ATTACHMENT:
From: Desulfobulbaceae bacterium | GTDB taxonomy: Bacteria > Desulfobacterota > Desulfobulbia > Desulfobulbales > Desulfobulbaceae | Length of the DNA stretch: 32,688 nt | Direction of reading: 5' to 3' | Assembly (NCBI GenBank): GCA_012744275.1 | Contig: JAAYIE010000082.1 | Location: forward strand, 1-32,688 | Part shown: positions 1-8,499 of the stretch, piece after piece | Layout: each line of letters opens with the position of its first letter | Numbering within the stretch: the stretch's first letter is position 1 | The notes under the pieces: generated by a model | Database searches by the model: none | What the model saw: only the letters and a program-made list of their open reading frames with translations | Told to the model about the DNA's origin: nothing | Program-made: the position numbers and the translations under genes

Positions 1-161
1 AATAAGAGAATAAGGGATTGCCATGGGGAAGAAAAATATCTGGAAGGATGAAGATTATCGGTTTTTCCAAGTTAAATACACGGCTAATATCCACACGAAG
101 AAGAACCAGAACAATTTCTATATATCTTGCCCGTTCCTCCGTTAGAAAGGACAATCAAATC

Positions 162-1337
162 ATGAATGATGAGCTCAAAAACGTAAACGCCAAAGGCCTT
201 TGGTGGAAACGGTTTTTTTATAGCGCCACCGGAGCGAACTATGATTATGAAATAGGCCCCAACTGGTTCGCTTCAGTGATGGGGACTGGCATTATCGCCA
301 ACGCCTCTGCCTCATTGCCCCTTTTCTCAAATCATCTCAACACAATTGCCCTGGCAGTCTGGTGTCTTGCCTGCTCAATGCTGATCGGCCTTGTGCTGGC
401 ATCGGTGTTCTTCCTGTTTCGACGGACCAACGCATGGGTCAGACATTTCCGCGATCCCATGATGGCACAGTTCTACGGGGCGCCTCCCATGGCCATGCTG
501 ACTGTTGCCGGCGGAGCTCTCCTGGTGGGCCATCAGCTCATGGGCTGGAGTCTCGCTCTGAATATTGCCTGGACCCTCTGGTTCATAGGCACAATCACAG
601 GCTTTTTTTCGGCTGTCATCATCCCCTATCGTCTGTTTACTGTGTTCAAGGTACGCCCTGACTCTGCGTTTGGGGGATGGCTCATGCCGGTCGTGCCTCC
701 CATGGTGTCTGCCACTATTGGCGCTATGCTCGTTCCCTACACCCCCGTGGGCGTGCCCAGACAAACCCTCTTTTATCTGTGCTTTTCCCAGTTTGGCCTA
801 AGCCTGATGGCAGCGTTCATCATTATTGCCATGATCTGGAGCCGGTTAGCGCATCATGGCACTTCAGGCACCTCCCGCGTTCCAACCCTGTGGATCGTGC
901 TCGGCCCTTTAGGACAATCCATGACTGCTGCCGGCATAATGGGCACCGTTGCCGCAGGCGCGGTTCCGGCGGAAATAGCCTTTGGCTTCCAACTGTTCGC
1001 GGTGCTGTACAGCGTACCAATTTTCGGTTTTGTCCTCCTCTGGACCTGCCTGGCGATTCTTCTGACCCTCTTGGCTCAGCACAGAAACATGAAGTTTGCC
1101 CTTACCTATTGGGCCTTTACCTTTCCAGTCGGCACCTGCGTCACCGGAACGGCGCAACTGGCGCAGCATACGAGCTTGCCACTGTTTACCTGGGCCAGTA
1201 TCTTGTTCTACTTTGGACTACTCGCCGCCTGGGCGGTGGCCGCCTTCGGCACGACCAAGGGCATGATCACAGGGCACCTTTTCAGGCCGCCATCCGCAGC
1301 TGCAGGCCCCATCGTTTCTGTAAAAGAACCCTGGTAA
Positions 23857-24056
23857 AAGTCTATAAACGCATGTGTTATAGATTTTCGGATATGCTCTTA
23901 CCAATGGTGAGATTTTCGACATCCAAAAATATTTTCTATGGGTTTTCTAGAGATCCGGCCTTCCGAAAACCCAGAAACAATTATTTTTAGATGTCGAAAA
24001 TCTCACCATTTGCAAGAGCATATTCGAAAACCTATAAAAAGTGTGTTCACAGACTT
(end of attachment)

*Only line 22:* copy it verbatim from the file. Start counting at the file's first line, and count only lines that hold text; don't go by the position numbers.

24001 TCTCACCATTTGCAAGAGCATATTCGAAAACCTATAAAAAGTGTGTTCACAGACTT